Police removed nearly 400 marijuana plants from a building in east Gilroy, less than two blocks away from an elementary school, after a passerby reported what turned out to be “crooks stealing from crooks,” according to Gilroy police Sgt. Joseph Deras.
Located at 230 Old Gilroy St., officers responded to the commercial building – which hasn’t been occupied by a licensed business since 2009 – at about 8 a.m. Wednesday, after a passing motorist noticed the front glass door had been shattered, Deras said.
Police found a rock about the size of a football on the floor in the front room of the building. The rock had apparently been used to break the glass on the front door, Deras said.
“Once police got inside, they found out there was actually an indoor marijuana garden,” he continued. “It looks like somebody went in there and ripped (the growers) off.”
Police said they removed 389 plants from inside the building, which was divided crudely into separate rooms with unfinished, unpainted plywood interior walls; some lined with reflective tape. Light panels hung over tables about two feet off the floor where plants were growing in individual containers when police entered the building.
Some of the plants were mature, and Deras said whoever was growing the marijuana had been doing so at that location for “a couple months, easy.”
Officers think the burglars made off with about 200 plants before the incident was reported. The unknown suspects also damaged some of the hydroponic equipment inside the building in the process of the theft.
No arrests have been made, and police are “working on (identifying) suspects,” Deras said.
By about 11 a.m., police had uprooted most of the remaining indoor plants, some of which were packed into burlap bags and transported for storage until the investigation concludes. After the investigation is over, the pot will be destroyed, Deras said.
California medical marijuana laws do not permit anyone to grow as much marijuana as was growing at the building on Old Gilroy Street, Deras said. Plus, the indoor operation was less than two blocks away from a school – Eliot Elementary School on Old Gilroy Street. It is illegal for even licensed marijuana users to use the drug within 1,000 feet of a school, unless the use occurs within a residence.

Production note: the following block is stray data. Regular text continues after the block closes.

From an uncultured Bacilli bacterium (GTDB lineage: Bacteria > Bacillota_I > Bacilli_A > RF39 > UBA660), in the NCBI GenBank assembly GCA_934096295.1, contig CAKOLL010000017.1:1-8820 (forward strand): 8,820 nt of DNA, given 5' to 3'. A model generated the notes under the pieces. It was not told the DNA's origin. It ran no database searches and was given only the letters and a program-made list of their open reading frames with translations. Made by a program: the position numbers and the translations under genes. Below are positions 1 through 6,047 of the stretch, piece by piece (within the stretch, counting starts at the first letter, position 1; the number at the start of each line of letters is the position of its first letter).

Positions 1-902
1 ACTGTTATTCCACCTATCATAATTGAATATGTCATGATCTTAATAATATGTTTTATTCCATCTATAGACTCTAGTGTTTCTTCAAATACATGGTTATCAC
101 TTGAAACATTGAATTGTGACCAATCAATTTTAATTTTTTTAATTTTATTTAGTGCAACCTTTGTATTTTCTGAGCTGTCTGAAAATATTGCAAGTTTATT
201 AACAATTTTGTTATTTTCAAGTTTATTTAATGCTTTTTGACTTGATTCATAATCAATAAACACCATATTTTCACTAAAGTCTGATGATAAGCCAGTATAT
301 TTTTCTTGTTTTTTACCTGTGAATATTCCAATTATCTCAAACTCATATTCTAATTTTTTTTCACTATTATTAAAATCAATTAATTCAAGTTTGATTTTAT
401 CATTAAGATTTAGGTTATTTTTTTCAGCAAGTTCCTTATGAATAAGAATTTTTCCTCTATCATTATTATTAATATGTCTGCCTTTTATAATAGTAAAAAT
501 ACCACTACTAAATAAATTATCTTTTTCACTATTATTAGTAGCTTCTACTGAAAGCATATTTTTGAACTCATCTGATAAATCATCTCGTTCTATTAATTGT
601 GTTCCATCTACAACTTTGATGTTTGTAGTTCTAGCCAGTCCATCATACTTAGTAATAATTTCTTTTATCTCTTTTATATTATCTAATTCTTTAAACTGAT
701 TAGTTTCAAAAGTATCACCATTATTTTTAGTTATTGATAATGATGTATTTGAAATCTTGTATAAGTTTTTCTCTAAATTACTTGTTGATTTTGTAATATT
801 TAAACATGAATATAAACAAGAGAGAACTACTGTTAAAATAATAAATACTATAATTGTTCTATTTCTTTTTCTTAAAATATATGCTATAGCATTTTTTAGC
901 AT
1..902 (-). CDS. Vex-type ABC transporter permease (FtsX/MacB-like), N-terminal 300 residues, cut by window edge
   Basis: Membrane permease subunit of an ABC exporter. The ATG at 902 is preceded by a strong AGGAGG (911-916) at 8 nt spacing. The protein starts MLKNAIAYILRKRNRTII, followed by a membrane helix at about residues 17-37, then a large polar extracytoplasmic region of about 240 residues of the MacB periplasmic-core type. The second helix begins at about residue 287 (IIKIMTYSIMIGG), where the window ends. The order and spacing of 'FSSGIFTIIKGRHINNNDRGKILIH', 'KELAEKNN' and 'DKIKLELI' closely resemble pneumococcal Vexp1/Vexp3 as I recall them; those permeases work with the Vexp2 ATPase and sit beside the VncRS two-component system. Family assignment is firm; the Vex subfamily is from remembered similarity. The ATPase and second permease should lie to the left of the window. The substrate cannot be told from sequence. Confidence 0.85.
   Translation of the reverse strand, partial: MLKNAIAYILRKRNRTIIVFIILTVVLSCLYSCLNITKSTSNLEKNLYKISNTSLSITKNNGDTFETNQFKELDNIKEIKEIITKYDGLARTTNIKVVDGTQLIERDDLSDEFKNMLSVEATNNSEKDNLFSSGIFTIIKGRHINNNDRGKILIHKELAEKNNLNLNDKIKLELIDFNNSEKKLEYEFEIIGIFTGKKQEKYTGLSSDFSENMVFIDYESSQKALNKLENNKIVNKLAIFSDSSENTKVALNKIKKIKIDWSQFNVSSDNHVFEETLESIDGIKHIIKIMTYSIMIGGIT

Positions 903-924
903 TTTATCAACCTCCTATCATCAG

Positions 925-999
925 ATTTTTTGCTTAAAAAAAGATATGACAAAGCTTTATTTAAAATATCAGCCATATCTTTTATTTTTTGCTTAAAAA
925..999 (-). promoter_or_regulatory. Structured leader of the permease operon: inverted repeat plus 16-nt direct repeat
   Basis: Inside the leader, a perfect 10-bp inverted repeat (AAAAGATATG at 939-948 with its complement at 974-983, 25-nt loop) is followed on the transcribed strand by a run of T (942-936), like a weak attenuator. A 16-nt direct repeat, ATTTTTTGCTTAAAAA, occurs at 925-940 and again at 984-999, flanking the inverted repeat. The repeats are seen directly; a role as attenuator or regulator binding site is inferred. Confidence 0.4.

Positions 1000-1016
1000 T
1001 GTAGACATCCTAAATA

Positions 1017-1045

Both the owners of the marijuana and the burglars would be eligible for arrest and prosecution if police catch up to them, Deras said.
A marijuana cultivation operation such as this one on Old Gilroy Street – a heavily-trafficked residential area close to a school and dotted with legitimate businesses – can be “incredibly dangerous,” Deras said, especially if the grower and burglar had run into each other during the theft.
Plus, indoor growers often manipulate the electrical wiring in their facilities in order to minimize suspicion from the power company, Deras said. While that wasn’t the case in the building on Old Gilroy Street, such electrical tinkering can create fire hazards.
Deras pointed to an electrical panel or “hot box” inside the building that was balanced, for an unknown reason, on top of a 50-gallon barrel full of water that could have caused a fire had it fallen and been submerged.
Most recently, Gilroy police responded to an indoor marijuana operation last week on Lawrence Drive just west of the Army National Guard Recruiting Office, in which the grower or growers had tweaked the electricity equipment, Deras said. Ironically, police were also drawn to that operation as a result of a burglary.
During the Lawrence Drive incident, the thief or thieves made off with the entire stash of marijuana, but evidence of pot cultivation remained when officers arrived.
On Old Gilroy Street, the operation was “not as elaborate” as some of the marijuana facilities police have busted in private homes, Deras said.
He added that a neighbor heard some loud noises in the loading area toward the back of the building late Tuesday night, but did not suspect anything or report the commotion.
Across the street, longtime neighborhood resident Ricky Arias, 25, said “once in a blue moon” he has seen someone entering or exiting the building over the years, but he didn’t pay close enough attention to describe anyone associated with the building.
“They used to have an alarm that would go off constantly, but rarely would you find people in there,” Arias said.
He also said he couldn’t tell what the building had ever been used for as long as he has lived there.
The neighborhood is usually quiet, and Arias said he has never noticed any significant crime in the area.
Albert Bettencourt, 67, who spends a lot of time next door at the I.F.D.E.S. Lodge, said he has never noticed any serious crime in the area, other than young people occasionally “smoking marijuana” in a nearby outdoor park.
He has seen “a couple guys” in the loading area behind 230 Old Gilroy St. before, but it looked to him like they were loading and unloading mundane items.
The last licensed business associated with 230 Old Gilroy St. was Increte West, but that company closed at that location in 2009, according to building department staff with the City of Gilroy. The company name is still listed at the Old Gilroy Street location on Yahoo! and Google directories as a “precast concrete” supplier. Since 2005, the owner of the building is Ray Mendoza, Jr., and the property is zoned for commercial manufacturing.
Mendoza’s contact information could not be found and he could not be reached for comment.